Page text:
Dry hopping as needed or periodically

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Dry hopping as needed or periodically

Have you ever taken an old Pale Ale/IPA/IIPA and tried to "give it new life" by dry hopping again? I've done this a couple times with some success.

A friend of mine recently brewed a IIPA, kegged it, but didn't have time to dry hop. He's out of the country for a while and told me "no big deal, I'll just dry hop when I return."

So this got me thinking....

Can we dry hop more than once?

What about dry hopping as needed? Say I've got 5 gallons of IPA and know I'll drink a gallon or 2 over the next week, but the rest will sit for a while. What if I only dry hopped a couple gallons and then dry hopped the rest later?

Or what if I put the dry hops in a randal, pushed some beer through it to another keg, then left the randal full of beer and the hops for a couple days, and finally pushed that last bit through to the serving keg?

Consider doing this for competitions... My IPA is super fresh and dry hop a portion as mentioned above and sent to competition. Now another competition comes along in a month. Bang...just do a quick dry hop again.

Or what about a smaller commercial setting, say a nano or small brewpub that has 3 - 7 barrels of finished product. What if they pushed the beer through a randal or dry hopped directly in half barrels as needed vs. dry hopping the whole batch and sacrificing half the batch due to age?

Yes I know the base beer is aging, but it's the hop aroma/flavor that fades so fast. Perhaps dry hopping based on a consumption schedule has some merit.

I will often dry hop in the

I will often dry hop in the keg. sort of the same thing. There is no reason one couldn't add more hops later too.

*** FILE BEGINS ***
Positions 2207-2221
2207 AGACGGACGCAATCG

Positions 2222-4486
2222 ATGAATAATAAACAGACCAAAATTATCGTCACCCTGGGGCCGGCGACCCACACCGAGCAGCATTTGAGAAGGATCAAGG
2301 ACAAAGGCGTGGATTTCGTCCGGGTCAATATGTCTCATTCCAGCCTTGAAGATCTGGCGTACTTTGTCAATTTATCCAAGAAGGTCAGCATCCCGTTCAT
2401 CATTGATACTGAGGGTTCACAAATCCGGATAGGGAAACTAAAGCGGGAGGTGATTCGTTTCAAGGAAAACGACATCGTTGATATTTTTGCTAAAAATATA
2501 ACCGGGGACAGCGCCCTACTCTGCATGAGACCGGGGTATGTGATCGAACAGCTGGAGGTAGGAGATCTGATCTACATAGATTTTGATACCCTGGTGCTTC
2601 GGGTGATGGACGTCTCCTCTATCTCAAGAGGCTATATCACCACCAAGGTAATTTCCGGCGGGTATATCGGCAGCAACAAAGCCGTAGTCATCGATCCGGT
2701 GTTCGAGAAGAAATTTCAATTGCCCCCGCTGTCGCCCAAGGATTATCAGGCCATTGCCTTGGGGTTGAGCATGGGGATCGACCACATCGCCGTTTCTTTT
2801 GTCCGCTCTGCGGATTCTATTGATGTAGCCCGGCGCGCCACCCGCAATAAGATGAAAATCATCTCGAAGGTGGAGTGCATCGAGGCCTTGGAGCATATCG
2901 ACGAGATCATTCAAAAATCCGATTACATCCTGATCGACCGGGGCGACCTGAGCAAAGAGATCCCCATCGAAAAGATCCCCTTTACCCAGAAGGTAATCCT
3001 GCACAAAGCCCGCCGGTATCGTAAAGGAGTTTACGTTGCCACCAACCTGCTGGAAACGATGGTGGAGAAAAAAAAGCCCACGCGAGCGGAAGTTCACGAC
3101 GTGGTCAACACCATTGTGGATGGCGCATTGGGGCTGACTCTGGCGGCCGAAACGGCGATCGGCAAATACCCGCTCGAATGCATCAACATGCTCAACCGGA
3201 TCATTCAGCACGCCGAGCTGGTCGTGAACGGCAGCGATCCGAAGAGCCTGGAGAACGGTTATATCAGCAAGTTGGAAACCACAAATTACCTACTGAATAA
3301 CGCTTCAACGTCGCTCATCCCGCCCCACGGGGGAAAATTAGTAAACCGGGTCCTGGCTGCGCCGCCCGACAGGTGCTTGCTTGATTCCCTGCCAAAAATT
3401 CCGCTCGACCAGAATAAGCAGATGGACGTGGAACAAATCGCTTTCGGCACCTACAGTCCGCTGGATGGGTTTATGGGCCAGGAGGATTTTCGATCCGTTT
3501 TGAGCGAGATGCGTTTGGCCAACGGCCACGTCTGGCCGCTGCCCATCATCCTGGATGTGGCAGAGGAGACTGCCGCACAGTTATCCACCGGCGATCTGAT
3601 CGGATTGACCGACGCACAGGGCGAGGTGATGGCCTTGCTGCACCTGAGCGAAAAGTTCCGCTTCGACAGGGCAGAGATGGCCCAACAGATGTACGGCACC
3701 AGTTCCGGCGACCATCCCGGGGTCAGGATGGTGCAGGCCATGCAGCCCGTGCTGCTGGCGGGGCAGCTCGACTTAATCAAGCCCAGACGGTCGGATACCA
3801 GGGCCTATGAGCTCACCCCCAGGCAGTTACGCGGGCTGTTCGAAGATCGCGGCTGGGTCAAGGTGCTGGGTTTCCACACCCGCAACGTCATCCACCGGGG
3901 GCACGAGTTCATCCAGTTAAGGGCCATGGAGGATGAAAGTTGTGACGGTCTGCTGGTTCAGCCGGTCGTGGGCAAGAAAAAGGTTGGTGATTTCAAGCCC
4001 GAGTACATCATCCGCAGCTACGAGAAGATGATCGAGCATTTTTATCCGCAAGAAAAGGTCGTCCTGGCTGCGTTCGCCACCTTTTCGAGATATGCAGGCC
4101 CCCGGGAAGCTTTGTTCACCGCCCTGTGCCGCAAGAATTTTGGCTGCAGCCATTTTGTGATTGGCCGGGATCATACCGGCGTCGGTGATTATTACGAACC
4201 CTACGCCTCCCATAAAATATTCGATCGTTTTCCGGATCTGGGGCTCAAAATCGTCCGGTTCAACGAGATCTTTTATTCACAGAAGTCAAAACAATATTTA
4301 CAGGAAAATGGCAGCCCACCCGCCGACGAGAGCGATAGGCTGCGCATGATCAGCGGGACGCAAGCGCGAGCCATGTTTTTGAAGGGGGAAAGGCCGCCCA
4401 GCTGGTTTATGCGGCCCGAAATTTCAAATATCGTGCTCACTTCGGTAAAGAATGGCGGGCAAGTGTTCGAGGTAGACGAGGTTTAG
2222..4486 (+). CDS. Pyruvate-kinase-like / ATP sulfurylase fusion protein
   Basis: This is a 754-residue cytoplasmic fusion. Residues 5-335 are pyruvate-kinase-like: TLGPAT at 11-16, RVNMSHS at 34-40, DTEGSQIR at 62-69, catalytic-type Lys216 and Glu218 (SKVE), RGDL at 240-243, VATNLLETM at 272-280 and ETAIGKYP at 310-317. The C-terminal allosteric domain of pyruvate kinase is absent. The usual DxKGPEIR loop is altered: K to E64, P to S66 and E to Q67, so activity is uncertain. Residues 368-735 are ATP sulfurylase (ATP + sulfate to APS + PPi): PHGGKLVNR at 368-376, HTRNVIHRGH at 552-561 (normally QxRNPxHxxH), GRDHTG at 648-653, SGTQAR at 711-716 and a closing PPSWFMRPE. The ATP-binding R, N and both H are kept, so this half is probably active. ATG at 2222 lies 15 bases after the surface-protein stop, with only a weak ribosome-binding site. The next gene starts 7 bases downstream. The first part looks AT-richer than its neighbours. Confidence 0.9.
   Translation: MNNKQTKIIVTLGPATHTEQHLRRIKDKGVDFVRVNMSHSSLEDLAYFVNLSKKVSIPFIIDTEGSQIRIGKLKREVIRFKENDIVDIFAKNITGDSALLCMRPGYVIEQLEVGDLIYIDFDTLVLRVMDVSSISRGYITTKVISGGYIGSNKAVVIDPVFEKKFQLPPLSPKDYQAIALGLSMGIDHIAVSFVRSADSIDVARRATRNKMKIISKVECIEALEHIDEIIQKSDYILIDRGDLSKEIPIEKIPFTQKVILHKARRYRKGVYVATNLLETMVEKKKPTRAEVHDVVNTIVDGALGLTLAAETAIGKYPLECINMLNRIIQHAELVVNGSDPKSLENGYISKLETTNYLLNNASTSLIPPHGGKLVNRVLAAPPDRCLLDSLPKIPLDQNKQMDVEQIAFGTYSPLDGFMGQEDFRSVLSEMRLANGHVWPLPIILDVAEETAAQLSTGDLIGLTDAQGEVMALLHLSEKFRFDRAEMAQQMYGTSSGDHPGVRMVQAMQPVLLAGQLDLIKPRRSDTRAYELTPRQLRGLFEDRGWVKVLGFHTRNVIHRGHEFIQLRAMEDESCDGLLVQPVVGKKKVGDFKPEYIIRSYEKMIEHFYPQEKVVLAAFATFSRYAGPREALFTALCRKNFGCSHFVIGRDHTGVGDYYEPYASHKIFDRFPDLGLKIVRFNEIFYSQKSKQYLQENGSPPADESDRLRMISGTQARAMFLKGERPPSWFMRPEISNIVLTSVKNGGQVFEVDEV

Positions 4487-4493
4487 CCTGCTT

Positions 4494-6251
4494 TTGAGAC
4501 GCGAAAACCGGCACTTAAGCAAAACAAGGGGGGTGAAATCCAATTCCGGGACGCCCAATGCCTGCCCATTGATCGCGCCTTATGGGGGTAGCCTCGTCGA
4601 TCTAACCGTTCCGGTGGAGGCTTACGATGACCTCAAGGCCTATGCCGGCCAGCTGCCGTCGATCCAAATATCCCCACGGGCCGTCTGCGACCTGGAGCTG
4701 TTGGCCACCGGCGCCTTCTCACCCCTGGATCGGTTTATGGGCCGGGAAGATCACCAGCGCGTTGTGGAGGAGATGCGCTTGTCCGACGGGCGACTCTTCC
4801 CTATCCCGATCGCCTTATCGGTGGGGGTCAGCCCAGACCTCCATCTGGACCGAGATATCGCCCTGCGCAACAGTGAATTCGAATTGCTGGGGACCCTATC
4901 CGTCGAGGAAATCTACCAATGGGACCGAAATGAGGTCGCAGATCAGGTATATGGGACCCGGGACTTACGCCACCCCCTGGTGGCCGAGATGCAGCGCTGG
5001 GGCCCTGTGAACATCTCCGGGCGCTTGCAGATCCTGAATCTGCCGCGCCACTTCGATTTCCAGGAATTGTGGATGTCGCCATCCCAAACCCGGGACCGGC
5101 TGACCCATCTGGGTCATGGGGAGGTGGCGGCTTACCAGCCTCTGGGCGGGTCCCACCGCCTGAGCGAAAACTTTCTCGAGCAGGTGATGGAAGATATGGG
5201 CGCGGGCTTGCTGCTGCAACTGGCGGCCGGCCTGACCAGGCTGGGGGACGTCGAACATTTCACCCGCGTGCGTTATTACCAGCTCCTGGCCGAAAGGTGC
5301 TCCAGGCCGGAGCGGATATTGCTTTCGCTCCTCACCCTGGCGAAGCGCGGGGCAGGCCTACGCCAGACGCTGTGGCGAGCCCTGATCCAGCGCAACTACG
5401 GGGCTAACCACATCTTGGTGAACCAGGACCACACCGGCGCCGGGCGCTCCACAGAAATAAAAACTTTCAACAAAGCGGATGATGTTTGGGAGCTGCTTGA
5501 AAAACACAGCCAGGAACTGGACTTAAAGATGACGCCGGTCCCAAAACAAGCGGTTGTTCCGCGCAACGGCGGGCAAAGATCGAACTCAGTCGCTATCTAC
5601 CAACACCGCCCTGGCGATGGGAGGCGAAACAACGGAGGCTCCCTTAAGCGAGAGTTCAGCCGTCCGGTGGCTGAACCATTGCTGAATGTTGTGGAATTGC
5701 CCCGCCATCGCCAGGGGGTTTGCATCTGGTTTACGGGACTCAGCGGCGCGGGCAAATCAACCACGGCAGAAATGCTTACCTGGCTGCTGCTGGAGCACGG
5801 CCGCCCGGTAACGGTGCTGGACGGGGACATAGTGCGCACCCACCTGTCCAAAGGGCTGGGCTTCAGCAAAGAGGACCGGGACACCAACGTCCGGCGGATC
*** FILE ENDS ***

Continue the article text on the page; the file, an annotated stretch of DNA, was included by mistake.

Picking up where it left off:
"Remember, kids, the Only difference between screwing around and science is writing it down." - A. Savage

dmtaylor's picture
I've dry hopped more than

I've dry hopped more than once with limited success. On this last batch of pale ale, it tasted good after the first dry hopping but just seemed to need a little more oomph, so I added more dry hops and waited an additional week. I think the extra time might have allowed a contaminant from the dry hops to take off and produce a little off-flavor. Nothing major, but noticeably different than the first tasting. I'm hoping a little cold conditioning will settle that down in the bottles. But I do think there is some risk for leaving the original dry hops in a fermenter for 3 weeks rather than the standard 7-10 days. I guess I could have racked to a secondary upon the second dry hopping, but chose not to, and might be paying the price now.

Dave "This is grain, which any fool can eat, but for which the Lord intended a more divine means of consumption. Let us give praise to our Maker, and glory to His bounty, by learning about... BEER!" - Friar Tuck (Robin Hood - Prince of Thieves)